The special relationship between the UK and the US is stronger than the sceptics would lead you to believe – at least that is the case for the UK Financial Conduct Authority and the US Securities and Exchange Commission.
Co-operation between financial regulators is essential in the increasingly globalised financial services market. Much like the hurricane-inducing butterfly, pressing the enter key on a trade in one jurisdiction can cause ripples on markets halfway across the world.
Nowhere is this more relevant than in the world’s two largest financial centres, New York and London.
While the cities might be some 3,600 miles apart with an ocean in between, with today’s technology, traders could not be closer if they were in adjoining rooms. It is therefore unsurprising to learn that the financial regulators on either side of the Atlantic have a long and well-established history of co-operation and collaboration.
Way back in the mists of time, even before the birth of the FCA’s predecessor the Financial Services Authority, the SEC executed a memorandum of understanding with the UK Department of Trade and Industry that set out the means by which both sides would co-operate on the regulation of securities and commodity futures.
Since then, the relationship between the two regulators and their successors has blossomed, each recognising that information sharing and collaborative working is vital to ensure the strong and efficient governance of the global marketplace.
Most recently, in March 2019, the FCA and the SEC reaffirmed the importance of the united approach to supervision and enforcement by signing two revised MOUs intended to bolster the two agencies’ co-operation, oversight and information sharing practices.
- There is a special relationship between the SEC and the FCA
- The two institutions recently signed MOUs to bolster co-operation
- The two regulators worked together on the London 'Whale'
As SEC chairman Jay Clayton commented at the time of signing: “The SEC and FCA have a long history of effective co-operation on supervisory and other matters.”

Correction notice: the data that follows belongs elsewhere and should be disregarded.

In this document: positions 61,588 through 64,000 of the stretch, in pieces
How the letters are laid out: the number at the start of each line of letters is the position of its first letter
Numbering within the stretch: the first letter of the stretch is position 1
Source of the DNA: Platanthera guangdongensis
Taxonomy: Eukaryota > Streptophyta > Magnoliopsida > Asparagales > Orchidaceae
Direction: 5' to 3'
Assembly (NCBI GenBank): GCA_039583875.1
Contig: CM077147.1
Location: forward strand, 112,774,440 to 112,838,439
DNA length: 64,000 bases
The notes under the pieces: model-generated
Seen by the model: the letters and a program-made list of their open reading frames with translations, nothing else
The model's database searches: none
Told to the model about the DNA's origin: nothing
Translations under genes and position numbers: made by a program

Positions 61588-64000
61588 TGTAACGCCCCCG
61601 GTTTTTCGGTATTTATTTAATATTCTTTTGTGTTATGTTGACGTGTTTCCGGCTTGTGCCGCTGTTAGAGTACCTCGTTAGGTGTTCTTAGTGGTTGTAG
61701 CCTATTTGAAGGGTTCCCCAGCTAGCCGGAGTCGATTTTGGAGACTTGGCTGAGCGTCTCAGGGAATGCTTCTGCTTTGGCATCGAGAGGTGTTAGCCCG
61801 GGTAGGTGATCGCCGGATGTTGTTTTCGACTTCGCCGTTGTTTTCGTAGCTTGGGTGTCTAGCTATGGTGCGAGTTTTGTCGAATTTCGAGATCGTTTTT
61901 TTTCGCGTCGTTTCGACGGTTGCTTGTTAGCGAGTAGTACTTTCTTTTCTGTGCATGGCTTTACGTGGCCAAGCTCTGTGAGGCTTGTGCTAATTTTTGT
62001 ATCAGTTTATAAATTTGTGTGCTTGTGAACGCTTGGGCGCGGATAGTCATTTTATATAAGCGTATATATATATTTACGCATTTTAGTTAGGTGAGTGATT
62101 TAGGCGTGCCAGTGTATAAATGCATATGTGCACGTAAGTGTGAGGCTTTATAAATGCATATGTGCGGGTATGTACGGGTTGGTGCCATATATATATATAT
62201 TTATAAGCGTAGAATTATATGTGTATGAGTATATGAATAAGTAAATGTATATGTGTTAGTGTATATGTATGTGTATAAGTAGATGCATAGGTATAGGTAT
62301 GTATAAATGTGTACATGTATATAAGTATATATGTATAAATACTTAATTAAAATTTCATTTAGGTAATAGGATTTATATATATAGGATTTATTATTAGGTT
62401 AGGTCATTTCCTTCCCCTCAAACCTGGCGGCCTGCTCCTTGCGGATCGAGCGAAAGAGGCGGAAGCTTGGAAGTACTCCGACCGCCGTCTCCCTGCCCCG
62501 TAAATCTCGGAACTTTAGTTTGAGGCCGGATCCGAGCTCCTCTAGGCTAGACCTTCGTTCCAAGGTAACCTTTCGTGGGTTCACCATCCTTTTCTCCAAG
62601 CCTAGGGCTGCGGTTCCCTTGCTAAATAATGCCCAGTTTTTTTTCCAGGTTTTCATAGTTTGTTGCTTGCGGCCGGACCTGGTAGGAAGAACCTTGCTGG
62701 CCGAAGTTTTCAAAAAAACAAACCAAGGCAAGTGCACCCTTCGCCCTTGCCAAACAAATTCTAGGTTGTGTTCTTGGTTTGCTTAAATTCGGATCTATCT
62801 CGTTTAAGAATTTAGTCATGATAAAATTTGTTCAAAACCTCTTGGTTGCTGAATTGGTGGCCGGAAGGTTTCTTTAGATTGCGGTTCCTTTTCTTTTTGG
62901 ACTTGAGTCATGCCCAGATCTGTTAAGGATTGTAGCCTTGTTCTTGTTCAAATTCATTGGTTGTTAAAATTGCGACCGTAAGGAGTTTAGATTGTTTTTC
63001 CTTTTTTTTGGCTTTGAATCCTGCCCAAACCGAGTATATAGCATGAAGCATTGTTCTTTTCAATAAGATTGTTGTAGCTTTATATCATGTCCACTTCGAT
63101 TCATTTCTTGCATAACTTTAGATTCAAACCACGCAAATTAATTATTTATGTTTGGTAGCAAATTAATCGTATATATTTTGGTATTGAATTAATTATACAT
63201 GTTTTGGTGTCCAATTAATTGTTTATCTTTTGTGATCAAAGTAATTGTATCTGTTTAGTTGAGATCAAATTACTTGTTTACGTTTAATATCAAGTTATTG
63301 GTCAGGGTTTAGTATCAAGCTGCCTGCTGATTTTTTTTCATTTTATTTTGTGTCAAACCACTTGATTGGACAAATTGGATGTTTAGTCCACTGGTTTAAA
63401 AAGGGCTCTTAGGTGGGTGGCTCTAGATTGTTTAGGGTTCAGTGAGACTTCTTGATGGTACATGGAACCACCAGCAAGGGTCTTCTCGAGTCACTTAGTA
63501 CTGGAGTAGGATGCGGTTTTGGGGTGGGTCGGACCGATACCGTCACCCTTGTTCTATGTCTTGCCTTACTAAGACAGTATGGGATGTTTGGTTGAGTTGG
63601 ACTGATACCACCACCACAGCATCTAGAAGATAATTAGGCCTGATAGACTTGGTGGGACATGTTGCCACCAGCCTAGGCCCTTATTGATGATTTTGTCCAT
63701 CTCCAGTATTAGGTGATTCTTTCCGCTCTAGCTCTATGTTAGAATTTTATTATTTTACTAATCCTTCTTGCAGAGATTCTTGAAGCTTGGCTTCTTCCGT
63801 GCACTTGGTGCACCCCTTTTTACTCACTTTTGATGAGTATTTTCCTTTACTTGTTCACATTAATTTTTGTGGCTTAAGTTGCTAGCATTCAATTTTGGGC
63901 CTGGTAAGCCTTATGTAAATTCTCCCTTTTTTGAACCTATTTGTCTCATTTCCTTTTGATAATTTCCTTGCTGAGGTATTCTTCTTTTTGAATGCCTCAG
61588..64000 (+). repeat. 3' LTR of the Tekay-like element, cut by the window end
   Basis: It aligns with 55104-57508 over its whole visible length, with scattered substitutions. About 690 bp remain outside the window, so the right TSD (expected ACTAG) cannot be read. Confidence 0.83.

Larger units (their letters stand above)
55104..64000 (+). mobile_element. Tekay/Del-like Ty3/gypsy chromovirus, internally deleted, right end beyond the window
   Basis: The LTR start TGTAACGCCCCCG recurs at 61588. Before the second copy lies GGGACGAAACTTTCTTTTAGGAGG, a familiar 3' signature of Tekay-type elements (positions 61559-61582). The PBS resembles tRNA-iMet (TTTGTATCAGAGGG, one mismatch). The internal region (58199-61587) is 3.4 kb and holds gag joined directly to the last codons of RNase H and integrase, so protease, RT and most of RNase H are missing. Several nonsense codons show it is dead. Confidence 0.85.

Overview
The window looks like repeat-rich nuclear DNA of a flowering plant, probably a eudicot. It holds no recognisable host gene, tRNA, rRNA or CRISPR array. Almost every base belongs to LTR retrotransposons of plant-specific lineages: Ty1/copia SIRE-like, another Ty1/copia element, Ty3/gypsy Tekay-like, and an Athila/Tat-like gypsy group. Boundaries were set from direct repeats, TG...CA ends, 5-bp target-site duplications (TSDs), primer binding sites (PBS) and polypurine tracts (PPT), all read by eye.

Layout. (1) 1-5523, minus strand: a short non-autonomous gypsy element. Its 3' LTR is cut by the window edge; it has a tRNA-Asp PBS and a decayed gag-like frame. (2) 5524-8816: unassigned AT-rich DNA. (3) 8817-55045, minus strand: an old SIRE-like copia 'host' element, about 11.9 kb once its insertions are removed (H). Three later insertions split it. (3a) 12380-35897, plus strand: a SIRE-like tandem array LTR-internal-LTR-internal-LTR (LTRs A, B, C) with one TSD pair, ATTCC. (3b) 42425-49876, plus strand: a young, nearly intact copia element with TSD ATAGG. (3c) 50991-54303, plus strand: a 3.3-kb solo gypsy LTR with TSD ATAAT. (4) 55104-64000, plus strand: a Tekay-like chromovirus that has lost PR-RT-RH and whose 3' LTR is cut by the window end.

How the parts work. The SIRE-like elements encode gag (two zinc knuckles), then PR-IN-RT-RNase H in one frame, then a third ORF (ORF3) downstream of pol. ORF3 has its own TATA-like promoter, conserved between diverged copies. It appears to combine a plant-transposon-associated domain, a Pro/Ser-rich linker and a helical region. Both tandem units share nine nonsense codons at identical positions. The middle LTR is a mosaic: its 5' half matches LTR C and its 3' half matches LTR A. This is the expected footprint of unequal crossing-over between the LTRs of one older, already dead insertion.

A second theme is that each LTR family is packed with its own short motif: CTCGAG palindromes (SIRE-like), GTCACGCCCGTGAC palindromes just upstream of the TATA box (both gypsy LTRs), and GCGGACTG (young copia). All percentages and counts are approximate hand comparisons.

While these latest MOUs continue to provide an important method of information sharing, both agencies continue to wield their own wide-ranging statutory powers that allow them to assist each other on a discretionary basis.
The enabling statutes on both sides – the US Securities Exchange Act of 1934 and the UK Financial Services and Markets Act 2000 for the FCA – permit confidential information to be shared with overseas regulators, provided the disclosure is for the purposes of enabling or assisting the recipient to discharge its functions.
They also allow for the agencies to conduct investigations and gather information on behalf of foreign regulators, including exercising their powers to compel individuals to attend for interview (or be subpoenaed) and provide all and any relevant documents, even if the compelled individual is not themselves a regulated person.
In the UK, the threshold for providing assistance to overseas regulators is relatively low.
The FCA does not have to critically examine such a request and may choose, when deciding whether to exercise its discretionary power to assist, to take into account criteria such as:
- Whether the request relates to a breach of law or regulation of which there is no close parallel in the UK;
- Whether corresponding assistance would be given by the foreign state to the FCA;
- The seriousness of the case; and
- Whether it is in the public interest to provide the requested assistance.
Crucially, the FCA is not obliged to satisfy itself of the merits of the underlying investigation, or the relevance of the information requested.